More than 20 yr ago, Stewart published a new theory of acid–base equilibrium, proposing three independent variables, the strong ion difference (SID), the total weak acids and the carbon dioxide tension (PCO2), as determinants of the hydrogen ion concentration [H+] [1,2].
SID is the sum of strong ions, which are sodium (Na+), potassium (K+), chloride (Cl−) and also, at physiological pH, lactate. In normal conditions, SID is +40 mEq L−1 . The total weak acids are proteins (mainly albumin) and phosphate.
According to Stewart's theory, six different acid–base abnormalities can be identified: (1) low SID acidosis, (2) high PaCO2 acidosis, (3) high total weak acid acidosis, (4) high SID alkalosis, (5) low PaCO2 alkalosis and (6) low total weak acids alkalosis. According to the law of electroneutrality, the sum of SID and anions from weak acids and CO2 should equal zero. However, this is not the case in certain pathological conditions, in which unmeasured anions and cations are present. For this reason, Kellum and colleagues  introduced the strong ion gap (SIG), the difference between SID and the sum of anions derived from CO2, phosphate and albumin. In normal settings, SIG is presumed to be zero. In critically ill patients, SIG can be greater than zero, indicating an excess of unmeasured anions (acidosis), or, rarely, less than zero, indicating an excess of unmeasured cations (alkalosis).
In the last decade, several experimental [5-8] and clinical investigations have been conducted which compare Stewart's and traditional theory in the interpretation of acid–base conditions, especially in critically ill patients [9-14]. The results have shown that Stewart's theory allows for the identification and quantification of complex acid–base aberration, where standard theory demonstrates normal physiology. Based on Stewart's studies, a third approach to the evaluation of acid–base disturbances has been proposed by Fencl and Leith [10,15] and Gilfix and colleagues , in which equations to correct the base excess (BE) for changes in sodium, chloride and albumin have been introduced.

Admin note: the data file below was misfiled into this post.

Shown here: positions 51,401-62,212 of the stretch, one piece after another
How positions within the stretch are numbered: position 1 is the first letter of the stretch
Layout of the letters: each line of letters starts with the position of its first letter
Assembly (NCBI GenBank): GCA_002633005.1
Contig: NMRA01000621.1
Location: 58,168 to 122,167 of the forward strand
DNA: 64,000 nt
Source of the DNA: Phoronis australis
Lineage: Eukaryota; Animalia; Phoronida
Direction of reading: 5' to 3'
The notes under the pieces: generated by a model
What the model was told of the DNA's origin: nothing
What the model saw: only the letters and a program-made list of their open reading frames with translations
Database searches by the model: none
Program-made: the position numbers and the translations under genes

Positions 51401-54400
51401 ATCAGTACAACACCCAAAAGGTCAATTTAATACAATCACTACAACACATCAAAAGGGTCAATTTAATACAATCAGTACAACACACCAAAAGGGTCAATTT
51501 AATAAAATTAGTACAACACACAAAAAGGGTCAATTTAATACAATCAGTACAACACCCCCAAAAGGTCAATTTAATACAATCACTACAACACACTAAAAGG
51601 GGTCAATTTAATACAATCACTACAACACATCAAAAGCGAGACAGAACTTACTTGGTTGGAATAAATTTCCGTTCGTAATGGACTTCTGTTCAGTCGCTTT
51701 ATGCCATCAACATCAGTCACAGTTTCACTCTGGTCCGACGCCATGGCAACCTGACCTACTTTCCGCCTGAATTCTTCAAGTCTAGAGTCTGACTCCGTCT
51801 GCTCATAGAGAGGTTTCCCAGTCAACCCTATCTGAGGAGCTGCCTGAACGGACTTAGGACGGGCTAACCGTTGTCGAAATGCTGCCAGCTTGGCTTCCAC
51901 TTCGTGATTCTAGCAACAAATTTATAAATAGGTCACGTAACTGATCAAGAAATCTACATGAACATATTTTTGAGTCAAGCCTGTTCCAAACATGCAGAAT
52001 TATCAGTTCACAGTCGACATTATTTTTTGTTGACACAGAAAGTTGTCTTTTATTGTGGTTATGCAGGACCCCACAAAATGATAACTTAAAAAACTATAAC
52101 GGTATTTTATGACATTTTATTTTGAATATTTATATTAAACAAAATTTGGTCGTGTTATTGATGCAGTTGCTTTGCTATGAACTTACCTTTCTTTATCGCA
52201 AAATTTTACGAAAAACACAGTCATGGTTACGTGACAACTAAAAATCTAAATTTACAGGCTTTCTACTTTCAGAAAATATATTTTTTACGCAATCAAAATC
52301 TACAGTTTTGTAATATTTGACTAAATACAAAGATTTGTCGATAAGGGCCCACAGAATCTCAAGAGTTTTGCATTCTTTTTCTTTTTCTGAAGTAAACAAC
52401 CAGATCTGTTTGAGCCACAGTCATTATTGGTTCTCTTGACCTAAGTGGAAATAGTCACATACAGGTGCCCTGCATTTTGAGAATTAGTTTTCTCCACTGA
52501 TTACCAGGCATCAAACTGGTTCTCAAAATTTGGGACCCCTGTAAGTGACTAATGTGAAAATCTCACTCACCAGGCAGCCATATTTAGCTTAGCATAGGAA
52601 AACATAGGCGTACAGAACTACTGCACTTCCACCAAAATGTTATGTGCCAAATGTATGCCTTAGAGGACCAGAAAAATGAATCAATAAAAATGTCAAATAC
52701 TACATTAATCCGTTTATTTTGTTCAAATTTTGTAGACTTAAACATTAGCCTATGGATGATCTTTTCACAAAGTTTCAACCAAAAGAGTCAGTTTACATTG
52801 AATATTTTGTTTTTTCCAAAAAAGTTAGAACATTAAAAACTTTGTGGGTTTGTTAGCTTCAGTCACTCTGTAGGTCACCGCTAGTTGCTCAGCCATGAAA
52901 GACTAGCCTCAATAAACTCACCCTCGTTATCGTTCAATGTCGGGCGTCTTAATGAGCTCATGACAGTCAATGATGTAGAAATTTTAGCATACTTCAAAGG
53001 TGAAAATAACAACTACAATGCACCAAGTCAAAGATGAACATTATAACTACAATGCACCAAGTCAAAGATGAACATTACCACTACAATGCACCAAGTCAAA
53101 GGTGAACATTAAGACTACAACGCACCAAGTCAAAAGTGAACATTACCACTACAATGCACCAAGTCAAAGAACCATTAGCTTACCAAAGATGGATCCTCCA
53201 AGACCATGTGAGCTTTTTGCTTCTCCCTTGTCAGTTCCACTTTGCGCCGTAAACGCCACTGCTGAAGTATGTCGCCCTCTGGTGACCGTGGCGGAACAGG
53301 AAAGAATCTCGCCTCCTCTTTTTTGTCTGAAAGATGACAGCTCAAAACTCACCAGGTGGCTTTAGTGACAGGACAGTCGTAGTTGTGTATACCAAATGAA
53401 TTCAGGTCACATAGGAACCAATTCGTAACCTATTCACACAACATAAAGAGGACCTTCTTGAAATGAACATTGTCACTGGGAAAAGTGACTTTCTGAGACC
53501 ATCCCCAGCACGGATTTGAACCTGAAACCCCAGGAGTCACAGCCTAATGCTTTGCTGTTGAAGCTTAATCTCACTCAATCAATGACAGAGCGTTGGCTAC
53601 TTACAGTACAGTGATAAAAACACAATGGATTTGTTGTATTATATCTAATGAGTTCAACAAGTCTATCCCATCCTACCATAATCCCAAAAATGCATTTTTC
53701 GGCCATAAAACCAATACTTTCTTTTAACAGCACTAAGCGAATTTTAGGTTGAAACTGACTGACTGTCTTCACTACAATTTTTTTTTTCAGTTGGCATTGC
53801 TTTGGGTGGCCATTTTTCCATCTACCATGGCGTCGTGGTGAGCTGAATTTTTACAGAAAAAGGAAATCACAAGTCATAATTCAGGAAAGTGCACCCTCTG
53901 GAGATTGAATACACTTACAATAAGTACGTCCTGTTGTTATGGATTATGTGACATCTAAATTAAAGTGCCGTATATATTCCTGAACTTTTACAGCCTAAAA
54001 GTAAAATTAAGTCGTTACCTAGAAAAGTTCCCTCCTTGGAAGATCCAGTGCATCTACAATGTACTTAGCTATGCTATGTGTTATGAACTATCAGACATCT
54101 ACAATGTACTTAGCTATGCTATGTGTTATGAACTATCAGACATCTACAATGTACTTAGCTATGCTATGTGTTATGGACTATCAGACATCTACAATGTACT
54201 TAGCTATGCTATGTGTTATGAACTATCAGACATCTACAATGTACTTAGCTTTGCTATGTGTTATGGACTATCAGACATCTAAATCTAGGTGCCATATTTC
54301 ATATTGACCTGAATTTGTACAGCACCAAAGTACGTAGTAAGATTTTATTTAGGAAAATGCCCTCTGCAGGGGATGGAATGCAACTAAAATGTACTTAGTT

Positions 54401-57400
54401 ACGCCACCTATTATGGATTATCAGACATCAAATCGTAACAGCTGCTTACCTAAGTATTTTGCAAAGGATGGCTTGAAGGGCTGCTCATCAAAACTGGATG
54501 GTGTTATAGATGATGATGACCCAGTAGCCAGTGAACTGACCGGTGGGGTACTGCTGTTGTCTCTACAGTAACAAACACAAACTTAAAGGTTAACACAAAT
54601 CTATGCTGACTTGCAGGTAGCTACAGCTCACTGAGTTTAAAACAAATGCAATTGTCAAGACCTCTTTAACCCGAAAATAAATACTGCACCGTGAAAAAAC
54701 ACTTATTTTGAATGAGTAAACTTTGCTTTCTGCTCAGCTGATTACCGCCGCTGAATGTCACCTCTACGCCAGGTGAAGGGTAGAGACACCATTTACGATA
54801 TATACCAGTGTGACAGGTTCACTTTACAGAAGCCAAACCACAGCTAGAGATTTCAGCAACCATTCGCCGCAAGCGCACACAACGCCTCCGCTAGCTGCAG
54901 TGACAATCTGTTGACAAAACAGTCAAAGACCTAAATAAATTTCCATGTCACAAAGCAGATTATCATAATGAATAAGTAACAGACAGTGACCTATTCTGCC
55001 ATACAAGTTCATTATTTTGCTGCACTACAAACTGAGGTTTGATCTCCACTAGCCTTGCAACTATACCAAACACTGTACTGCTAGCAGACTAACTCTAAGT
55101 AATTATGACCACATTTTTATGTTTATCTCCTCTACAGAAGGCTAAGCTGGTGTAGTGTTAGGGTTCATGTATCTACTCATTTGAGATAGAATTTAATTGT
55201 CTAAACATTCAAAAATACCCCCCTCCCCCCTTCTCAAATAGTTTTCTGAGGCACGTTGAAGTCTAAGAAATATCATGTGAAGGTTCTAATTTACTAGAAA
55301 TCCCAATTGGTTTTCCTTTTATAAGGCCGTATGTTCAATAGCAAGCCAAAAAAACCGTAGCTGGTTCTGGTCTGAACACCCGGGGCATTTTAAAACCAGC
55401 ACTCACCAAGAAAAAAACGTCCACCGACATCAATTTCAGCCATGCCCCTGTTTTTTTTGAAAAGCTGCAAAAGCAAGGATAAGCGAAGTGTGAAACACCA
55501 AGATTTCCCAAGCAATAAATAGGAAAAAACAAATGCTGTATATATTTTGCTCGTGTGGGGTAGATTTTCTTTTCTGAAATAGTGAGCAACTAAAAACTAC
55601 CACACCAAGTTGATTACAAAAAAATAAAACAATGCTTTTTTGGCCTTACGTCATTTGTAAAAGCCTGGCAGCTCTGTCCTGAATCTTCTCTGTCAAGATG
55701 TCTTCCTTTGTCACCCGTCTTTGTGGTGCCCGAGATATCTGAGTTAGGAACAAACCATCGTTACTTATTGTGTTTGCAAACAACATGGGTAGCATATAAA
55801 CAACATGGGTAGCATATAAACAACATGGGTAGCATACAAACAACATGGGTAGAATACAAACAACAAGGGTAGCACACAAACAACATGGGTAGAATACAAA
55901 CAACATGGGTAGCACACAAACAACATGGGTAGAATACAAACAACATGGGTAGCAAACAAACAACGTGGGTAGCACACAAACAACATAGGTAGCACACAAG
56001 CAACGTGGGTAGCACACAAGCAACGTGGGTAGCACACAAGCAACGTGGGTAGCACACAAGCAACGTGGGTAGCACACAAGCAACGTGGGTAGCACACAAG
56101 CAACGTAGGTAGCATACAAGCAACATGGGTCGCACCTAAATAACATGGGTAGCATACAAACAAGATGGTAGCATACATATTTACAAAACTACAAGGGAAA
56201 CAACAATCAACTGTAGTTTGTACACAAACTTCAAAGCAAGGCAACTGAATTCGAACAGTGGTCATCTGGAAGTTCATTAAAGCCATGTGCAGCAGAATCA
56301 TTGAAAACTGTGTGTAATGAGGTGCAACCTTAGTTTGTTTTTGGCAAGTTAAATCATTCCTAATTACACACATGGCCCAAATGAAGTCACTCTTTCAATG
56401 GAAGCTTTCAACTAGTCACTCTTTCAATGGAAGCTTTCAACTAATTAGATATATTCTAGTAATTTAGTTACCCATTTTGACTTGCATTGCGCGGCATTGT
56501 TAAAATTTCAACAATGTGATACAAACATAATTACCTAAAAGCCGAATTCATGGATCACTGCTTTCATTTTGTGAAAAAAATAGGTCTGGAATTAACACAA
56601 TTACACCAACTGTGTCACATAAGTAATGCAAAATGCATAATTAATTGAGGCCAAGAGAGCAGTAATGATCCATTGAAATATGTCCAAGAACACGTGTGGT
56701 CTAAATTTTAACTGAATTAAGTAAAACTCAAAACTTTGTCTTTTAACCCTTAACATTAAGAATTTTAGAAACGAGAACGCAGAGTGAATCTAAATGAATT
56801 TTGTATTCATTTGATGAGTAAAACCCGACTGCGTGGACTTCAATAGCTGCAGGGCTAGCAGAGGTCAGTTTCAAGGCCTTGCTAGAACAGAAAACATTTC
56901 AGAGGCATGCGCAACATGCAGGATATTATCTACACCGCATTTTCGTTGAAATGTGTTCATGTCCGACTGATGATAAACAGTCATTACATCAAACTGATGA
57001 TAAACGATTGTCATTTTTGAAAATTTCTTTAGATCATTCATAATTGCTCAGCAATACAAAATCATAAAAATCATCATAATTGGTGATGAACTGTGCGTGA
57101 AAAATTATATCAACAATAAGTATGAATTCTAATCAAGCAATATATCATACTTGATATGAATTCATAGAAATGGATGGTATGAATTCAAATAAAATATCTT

The purposes of this prospective study are threefold. First, to investigate the occurrence of non-respiratory (metabolic) acid–base disturbances in critically ill patients and their trend over the first 3 ICU days; second, whether application of Stewart's theory offers advantages over the traditional theory in the diagnosis of acid–base metabolic disturbances; and third, whether variables derived from Stewart's and Fencl's methods are more strongly predictive of mortality than the traditional theory.
A prospective cohort study involving 136 patients admitted to the Institute of Anaesthesiology and Intensive Care, University of Brescia, Italy, between March 2000 and October 2001 was performed. The population consisted of surgical, medical and trauma patients requiring intensive care. Patients admitted in the ICU for monitoring or for elective surgery were excluded. The data collection for this study was approved by the Institutional Ethics Committee, which waived the need for informed consent.
Blood samples were collected starting from the first day of admission, between 7.00a.m. and 8.00a.m., from an arterial line and were analysed for arterial blood gases, electrolytes and proteins. PaCO2, pH, bicarbonate, BE and standard base-excess (SBE) were measured with an ammeter method (ABL 520; Radiometer, Copenhagen, Denmark). Na+, K+ and Cl− were measured with an indirect method (Dimension RXL; GMI, Inc., Ramsey, MN, USA); phosphorous, calcium and magnesium with a colorimetric reaction (Hitachi 717; GMI, Inc. Ramsey, MN, USA); proteins with an electrophoretic method (Alfa Biotec CTE 8000, Milan, Italy); and lactate with an enzymatic method (Dimension RXL).
Anion gap and Stewart's variables were calculated based on the following formulae :
A−, the dissociated fraction of weak acids, was calculated as
The components of BE were obtained from formulas in accord with Fencl and colleagues  and Gilfix and colleagues :
BE ≤ −3 mEq L−1, SID ≤ 38 mEq L−1, A− ≥ 18 mEq L−1 or SIG ≥ 3 mEq L−1 were considered indicative of metabolic acidosis; while BE ≥ 3 mEq L−1, SID ≥ 42 mEq L−1, A− ≤ 12 mEq L−1 or SIG ≤ −3 mEq L−1 were considered indicative of metabolic alkalosis. Lactate was deemed increased if found to be greater than 2.2 mEq L−1.
We used Ringer's Lactate as the main crystalloid for fluid resuscitation and we generally used normal saline for neurological patients. With respect to colloid solutions we used neither polygeline nor 4% albumin, but only starch.
In each patient, the acid–base status was analysed using both the traditional and Stewart's approaches as well as Fencl's method. Acid–base abnormalities were diagnosed by traditional and Stewart's method, while Fencl's variables were used solely for logistic regression.